For any scientific measurement, accurate accounting for errors is nearly as important, if not more important, than accurate reporting of the number itself.
For example, imagine that I am using some astrophysical observations to estimate the Hubble Constant, the local measurement of the expansion rate of the Universe.
I know that the current literature suggests a value of around 71 (km/s)/Mpc, and I measure a value of 74 (km/s)/Mpc with my method. Are the values consistent? The only correct answer, given this information, is this: there is no way to know.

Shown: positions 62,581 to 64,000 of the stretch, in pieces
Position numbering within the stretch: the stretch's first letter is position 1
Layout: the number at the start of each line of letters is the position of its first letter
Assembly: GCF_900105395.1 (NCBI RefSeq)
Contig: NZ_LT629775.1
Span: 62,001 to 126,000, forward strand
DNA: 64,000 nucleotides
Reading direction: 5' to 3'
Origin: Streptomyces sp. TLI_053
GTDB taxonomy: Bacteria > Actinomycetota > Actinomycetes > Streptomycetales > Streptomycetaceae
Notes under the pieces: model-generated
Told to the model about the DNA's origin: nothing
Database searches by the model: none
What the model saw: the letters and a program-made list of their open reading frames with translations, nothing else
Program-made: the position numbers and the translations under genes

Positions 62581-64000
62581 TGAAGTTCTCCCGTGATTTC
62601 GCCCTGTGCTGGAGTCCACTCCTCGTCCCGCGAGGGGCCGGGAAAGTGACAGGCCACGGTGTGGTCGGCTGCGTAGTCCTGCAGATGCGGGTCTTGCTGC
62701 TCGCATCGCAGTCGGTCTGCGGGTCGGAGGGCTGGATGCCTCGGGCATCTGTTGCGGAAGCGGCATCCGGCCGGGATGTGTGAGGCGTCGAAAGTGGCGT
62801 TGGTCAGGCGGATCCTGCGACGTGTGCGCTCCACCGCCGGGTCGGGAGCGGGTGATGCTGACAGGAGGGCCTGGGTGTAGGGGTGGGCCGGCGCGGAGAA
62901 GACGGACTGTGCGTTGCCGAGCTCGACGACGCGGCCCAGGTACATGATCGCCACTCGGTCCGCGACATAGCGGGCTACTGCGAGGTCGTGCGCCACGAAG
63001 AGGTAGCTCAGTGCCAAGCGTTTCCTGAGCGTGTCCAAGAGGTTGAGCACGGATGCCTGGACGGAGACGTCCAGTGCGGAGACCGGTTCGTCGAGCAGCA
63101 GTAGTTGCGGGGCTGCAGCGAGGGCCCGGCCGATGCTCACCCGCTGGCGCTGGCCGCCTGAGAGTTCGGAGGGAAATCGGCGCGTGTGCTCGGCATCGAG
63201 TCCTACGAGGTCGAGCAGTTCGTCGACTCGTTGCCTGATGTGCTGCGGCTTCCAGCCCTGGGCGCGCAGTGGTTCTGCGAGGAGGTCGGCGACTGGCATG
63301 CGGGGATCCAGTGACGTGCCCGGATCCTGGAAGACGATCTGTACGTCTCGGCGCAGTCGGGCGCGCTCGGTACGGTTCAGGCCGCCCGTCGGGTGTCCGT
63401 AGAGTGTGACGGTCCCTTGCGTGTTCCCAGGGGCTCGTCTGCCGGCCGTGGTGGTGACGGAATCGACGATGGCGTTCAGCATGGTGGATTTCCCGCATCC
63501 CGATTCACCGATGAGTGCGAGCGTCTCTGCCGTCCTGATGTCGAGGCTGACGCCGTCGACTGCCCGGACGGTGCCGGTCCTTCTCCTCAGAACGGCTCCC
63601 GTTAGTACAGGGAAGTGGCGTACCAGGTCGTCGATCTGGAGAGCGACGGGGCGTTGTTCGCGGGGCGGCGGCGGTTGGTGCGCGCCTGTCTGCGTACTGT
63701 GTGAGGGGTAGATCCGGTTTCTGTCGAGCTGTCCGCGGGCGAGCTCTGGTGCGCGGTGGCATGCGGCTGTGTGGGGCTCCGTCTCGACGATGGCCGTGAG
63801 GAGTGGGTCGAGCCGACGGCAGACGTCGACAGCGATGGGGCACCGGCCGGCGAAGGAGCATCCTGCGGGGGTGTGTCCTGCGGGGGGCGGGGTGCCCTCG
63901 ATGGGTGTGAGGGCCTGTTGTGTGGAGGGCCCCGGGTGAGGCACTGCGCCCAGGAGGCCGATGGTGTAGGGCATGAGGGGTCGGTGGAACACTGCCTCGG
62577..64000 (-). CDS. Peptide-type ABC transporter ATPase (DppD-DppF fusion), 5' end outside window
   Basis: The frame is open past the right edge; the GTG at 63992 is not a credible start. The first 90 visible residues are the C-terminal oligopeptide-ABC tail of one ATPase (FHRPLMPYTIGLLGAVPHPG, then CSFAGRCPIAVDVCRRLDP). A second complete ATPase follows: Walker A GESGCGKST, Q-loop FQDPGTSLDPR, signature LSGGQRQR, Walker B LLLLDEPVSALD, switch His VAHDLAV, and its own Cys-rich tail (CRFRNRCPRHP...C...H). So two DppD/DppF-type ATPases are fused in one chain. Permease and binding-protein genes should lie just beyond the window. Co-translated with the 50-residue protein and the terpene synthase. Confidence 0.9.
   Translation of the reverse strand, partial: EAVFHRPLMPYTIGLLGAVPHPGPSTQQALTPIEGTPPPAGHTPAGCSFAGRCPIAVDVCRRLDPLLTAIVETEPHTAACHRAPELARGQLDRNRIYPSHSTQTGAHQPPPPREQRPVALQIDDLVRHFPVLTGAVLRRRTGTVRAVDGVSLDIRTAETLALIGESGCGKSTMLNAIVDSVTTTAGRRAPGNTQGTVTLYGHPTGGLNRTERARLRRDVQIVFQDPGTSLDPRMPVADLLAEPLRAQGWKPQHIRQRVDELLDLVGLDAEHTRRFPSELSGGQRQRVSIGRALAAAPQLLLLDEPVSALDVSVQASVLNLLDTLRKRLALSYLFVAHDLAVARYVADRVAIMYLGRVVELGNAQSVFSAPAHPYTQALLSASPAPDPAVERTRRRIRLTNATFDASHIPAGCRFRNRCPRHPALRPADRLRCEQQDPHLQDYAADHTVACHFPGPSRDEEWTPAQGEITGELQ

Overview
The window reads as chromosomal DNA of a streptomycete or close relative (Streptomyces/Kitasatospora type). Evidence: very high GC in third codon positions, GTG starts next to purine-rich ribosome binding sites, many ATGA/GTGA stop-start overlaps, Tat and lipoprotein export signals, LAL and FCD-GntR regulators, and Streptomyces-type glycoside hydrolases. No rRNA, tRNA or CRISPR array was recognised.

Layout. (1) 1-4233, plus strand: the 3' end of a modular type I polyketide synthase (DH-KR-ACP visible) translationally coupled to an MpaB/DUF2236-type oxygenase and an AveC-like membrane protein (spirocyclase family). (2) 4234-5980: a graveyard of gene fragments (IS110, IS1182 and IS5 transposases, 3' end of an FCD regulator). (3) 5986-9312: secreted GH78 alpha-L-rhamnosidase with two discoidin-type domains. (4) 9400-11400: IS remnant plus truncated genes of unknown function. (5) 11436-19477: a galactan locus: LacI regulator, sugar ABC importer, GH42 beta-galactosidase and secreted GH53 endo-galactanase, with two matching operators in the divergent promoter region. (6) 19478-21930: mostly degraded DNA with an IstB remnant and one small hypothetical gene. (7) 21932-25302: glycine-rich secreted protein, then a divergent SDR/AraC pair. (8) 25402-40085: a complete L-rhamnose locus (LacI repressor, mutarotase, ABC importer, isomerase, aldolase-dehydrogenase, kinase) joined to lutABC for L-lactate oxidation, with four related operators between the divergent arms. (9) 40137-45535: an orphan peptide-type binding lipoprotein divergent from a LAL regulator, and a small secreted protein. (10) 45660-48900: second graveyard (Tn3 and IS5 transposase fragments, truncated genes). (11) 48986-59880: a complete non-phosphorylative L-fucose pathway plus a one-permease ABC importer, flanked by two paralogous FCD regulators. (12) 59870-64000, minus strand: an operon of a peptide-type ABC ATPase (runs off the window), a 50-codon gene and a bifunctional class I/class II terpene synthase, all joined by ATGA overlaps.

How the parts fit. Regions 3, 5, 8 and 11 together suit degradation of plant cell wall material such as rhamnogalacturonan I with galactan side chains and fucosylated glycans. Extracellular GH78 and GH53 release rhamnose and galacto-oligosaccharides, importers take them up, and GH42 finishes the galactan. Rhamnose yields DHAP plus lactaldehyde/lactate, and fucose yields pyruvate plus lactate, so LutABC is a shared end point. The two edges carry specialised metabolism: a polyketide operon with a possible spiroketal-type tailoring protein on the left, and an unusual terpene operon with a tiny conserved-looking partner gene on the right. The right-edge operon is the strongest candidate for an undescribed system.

Suppose I augment this information with reported uncertainties: the current literature suggests a value of around 71
2.5 (km/s)/Mpc, and my method has measured a value of 74
5 (km/s)/Mpc. Now are the values consistent? That is a question that can be quantitatively answered.
In visualization of data and results, showing these errors effectively can make a plot convey much more complete information.
A basic errorbar can be created with a single Matplotlib function call: